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The Lost Crown of Meleor

by George Teply

On the planet Meleor, slices of cheesecake, guitars, and balls all grow on plants or trees. The Meleorites who tend them are a gentle, co-operative bunch. So when Quikqueek loses the Princess’s crown in a lemonade well, nobody panics. Quikqueek’s neighbours, Smooth Koof and Bimbin the Hairy, call everyone to help retrieve the crown. But try as they might, they cannot find it. Fortunately, Smooth Koof and Bimbin have recently grown a full-size spaceship in their backyard, and they set off for planet Earth in search of a creature that can swim underwater (make that underlemonade). Instead of a fish, they find Jeff the snorkeller, and bring him back to Meleor. Jeff dives and discovers the creature Well Being, who has been wearing the crown but agrees to give it back to the Princess.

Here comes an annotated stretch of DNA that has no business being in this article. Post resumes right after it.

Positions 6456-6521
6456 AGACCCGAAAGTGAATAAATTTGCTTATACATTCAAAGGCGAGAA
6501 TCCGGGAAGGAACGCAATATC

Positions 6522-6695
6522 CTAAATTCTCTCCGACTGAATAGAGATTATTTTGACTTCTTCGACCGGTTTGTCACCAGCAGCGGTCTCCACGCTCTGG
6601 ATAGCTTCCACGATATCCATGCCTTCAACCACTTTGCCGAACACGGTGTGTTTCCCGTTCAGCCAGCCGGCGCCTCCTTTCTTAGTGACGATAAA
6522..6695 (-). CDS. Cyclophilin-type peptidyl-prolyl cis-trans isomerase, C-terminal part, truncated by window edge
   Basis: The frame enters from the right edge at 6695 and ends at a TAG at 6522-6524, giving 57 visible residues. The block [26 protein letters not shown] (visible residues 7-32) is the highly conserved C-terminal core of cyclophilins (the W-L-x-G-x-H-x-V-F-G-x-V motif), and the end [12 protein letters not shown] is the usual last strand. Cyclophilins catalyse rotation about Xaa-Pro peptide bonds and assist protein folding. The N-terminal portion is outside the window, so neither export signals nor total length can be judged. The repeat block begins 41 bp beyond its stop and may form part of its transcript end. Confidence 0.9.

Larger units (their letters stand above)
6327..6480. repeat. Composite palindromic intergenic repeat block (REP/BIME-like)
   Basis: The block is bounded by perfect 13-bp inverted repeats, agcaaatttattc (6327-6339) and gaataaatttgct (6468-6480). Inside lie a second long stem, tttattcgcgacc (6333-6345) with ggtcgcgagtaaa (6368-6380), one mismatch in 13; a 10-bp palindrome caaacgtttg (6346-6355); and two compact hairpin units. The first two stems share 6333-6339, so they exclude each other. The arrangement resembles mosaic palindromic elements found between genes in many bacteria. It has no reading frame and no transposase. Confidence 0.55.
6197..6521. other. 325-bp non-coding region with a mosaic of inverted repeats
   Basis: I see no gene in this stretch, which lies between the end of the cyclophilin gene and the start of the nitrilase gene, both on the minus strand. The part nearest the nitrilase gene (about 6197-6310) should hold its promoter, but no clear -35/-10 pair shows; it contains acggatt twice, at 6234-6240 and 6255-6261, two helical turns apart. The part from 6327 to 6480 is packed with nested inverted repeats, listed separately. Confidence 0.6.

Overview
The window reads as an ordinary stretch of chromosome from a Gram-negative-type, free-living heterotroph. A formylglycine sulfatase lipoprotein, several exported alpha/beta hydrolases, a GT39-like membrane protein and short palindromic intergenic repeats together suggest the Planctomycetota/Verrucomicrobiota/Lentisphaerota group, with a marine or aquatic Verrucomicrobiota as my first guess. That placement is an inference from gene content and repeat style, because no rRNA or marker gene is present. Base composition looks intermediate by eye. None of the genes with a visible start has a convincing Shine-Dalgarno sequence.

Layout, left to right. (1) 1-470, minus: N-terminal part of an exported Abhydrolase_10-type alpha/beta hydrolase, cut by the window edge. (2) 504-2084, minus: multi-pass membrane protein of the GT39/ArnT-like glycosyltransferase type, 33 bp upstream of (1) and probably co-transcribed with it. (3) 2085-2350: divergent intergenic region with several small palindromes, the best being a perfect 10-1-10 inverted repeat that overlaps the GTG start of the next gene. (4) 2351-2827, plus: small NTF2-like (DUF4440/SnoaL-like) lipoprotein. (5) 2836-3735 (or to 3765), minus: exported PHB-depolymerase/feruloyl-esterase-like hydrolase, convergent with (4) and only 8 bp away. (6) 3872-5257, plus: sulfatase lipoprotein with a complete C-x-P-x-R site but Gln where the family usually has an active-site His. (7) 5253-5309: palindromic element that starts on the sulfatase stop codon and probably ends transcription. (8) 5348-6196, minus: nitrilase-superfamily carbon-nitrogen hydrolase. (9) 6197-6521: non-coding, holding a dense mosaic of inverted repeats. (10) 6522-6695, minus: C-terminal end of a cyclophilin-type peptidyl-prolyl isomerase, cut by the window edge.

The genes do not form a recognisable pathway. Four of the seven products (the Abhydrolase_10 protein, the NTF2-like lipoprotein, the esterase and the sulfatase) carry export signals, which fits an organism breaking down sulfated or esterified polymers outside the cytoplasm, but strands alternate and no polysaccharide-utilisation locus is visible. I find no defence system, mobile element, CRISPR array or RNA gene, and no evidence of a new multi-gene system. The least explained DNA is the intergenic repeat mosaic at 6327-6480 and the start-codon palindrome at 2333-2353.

This is a charming, gentle story. Teply’s cartoon-like illustrations are simple, but the colourful creatures he creates are lovable and appealing. The world they inhabit is whimsical and offers a new and humorous perspective on the relationship between the environment and those who nurture and depend on it.

The story’s focus on problem-solving through co-operation is admirable, but it results in a lack of conflict and tension. Even the mischievous creature Well Being, who clearly wants to keep the crown, volunteers to surrender it with no prompting. The text occasionally sparkles, but many comic opportunities are lost, especially in Jeff’s stunningly unperturbed dialogue with the aliens who arrive in a pumpkin-shaped spaceship.